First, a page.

Last Updated on May 5, 2015, by eNotes Editorial. Word Count: 645
The crucial action of “Death of a Traveling Salesman” takes place in the mind of the protagonist, a shoe company representative, in the last hours of his life. Feverish and weak, R. J. Bowman has sought shelter in the home of a simple country couple. His initial misperceptions about them eventually give way to a recognition that they possess some vital knowledge about life, knowledge that he has been denied.
Bowman has been a traveling salesperson for fourteen years, living alone in hotels as he drives from one city to the next with his sample case of shoes. As the story begins, he has recently recovered from a serious case of influenza, during which he was cared for by a hotel doctor and a trained nurse. Although he had believed himself to be cured, Bowman finds himself oddly tired and anxious during his first day back at work. By midday, he has lost his accustomed road, and finds to his horror that he has driven his car to the edge of a ravine. He is able to get out before the car topples over. To his surprise, the car does not crash but is caught by a tangle of vine leaves and sinks to the ground unharmed.
As Bowman begins to walk toward the only house in view, he feels his heart beat rapidly and wildly, so much so that he has difficulty thinking or speaking. He feels better after he has entered the house and has been seated in the cool living room. He finds himself uneasy, however, with the taciturn woman of the house. She is a big woman, still and slow-moving; Bowman estimates her age to be about fifty. He is relieved when she refers to Sonny, who will be able to help him pull his car out of the ditch. In fact, Sonny is able to do so with the help of his mule. While Bowman and the woman wait for the powerful young man to complete his task, Bowman feels a surge of unaccustomed emotion. He interprets his pounding heart as a protest against the lack of love in his life, as a plea that his empty heart should be filled with love. Somehow, he imagines, these people know more than he does about the meaning of life. He wonders what secret they shelter.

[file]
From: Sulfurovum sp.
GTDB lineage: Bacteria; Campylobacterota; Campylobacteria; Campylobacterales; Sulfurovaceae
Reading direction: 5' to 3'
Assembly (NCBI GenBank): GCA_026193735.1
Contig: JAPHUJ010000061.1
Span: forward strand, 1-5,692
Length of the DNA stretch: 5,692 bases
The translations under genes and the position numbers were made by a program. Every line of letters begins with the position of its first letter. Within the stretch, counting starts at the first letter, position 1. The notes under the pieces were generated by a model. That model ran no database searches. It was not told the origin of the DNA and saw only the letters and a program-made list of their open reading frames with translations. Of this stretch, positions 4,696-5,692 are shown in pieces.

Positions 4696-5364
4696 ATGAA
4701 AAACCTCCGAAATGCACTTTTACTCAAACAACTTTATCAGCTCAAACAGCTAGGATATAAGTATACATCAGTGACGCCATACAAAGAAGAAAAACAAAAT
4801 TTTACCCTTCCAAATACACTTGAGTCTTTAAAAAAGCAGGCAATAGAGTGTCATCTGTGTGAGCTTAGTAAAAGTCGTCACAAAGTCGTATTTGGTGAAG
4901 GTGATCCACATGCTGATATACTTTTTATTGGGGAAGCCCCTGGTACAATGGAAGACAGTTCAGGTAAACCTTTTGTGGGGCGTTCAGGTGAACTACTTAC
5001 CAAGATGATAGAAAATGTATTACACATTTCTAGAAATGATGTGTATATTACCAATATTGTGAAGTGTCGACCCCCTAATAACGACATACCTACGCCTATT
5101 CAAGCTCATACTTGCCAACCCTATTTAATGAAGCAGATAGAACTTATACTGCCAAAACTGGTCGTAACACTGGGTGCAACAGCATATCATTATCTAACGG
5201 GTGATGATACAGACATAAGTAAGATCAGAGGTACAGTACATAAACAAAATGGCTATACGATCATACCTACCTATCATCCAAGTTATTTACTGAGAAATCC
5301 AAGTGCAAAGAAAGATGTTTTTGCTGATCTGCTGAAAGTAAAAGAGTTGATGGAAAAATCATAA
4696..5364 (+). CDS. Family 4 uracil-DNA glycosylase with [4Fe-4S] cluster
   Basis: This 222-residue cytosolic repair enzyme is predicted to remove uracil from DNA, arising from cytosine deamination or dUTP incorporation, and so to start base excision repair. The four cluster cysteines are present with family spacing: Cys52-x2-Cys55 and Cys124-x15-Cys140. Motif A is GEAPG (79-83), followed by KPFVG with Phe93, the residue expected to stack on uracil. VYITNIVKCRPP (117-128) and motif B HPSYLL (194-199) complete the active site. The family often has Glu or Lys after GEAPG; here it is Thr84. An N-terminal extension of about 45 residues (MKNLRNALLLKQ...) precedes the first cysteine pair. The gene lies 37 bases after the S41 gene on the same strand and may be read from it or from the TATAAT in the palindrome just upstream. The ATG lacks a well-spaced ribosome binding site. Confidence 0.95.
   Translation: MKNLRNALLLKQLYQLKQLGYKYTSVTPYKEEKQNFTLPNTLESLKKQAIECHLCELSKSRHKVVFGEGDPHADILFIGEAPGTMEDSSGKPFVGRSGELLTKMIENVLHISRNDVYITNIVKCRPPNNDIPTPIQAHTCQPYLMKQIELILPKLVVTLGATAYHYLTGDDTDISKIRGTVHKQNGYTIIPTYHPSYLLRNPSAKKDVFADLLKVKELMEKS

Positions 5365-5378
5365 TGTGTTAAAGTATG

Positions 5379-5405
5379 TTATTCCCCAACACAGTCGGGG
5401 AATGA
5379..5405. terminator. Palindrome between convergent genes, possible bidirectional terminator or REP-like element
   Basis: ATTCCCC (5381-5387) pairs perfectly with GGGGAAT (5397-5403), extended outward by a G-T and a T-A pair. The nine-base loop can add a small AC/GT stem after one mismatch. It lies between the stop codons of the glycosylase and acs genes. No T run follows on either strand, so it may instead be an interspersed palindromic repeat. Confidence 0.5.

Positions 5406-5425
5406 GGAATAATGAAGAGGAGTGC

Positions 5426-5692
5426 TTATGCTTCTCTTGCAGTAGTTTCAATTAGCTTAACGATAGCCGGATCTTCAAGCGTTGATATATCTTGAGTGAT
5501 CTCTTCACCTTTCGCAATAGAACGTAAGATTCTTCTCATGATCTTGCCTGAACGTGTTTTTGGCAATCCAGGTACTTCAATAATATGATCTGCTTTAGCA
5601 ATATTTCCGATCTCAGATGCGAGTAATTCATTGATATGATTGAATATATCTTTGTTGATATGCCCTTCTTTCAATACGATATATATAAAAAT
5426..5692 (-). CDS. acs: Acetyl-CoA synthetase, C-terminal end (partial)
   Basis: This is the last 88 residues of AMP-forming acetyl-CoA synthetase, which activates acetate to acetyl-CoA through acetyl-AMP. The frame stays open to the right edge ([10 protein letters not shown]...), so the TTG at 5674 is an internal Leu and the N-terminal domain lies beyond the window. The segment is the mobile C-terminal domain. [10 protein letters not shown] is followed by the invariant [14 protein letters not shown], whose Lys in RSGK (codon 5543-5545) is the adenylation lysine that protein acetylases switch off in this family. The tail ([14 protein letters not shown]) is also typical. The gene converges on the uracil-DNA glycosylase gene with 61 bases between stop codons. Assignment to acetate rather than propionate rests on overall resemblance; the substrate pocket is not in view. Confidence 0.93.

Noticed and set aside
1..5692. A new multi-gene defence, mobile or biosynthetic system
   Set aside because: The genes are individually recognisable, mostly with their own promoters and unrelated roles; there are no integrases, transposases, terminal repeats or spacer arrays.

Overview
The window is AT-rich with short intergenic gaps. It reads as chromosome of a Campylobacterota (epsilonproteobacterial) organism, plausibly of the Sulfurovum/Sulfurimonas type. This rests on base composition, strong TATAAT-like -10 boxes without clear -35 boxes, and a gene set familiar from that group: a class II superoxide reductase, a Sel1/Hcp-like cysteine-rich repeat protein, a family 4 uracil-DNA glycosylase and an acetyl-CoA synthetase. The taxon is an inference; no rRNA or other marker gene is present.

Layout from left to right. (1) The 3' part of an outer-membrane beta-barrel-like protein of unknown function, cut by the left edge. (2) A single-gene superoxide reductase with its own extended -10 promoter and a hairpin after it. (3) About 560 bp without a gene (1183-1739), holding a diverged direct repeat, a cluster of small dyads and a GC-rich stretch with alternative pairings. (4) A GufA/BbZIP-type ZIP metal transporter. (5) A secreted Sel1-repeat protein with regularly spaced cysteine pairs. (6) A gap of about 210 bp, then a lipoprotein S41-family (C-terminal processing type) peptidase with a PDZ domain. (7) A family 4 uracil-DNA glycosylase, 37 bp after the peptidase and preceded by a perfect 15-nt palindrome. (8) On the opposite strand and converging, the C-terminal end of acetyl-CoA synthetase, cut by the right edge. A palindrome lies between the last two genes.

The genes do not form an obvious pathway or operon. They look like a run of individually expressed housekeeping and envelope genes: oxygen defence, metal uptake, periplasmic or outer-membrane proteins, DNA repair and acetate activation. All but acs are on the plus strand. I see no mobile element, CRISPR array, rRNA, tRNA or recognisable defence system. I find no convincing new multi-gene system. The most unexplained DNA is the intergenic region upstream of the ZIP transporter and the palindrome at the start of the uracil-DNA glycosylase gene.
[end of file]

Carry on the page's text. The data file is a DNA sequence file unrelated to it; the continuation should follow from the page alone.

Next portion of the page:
Prompted both by his fascination with the life of these country people and by his own fatigue, Bowman asks if he may spend the night there. Permitted to do so, he observes more of the habits of his hosts. They obtain their fire by going to a distant neighbor and carrying back a burning stick. They make their own illegal whiskey and bury the jug in the yard. As they sit down to eat dinner, Bowman makes a startling discovery: The woman is not fifty, as he had thought, but young, the same age as Sonny; Sonny is her husband, not her son as he had supposed. Finally, the reasons for her large, shapeless body and ponderous movements becomes clear: She is pregnant. Bowman is stunned to realize that this couple’s secret is simply the possession of a fulfilled marriage.
Trying to sleep before the fire later that night, he listens attentively to the many sounds of a country night. As he hears the couple breathing in the next room, he wishes that he could trade places with Sonny and be the father of the baby soon to be born. Something propels him then to leave the house and return to his car. First, however, he empties his billfold and leaves the money under a table lamp. Then, running out to the car, he feels an explosion in his chest; he covers his heart to muffle the loud noise that seems to be coming from within. Bowman has arrived at the moment of his death.
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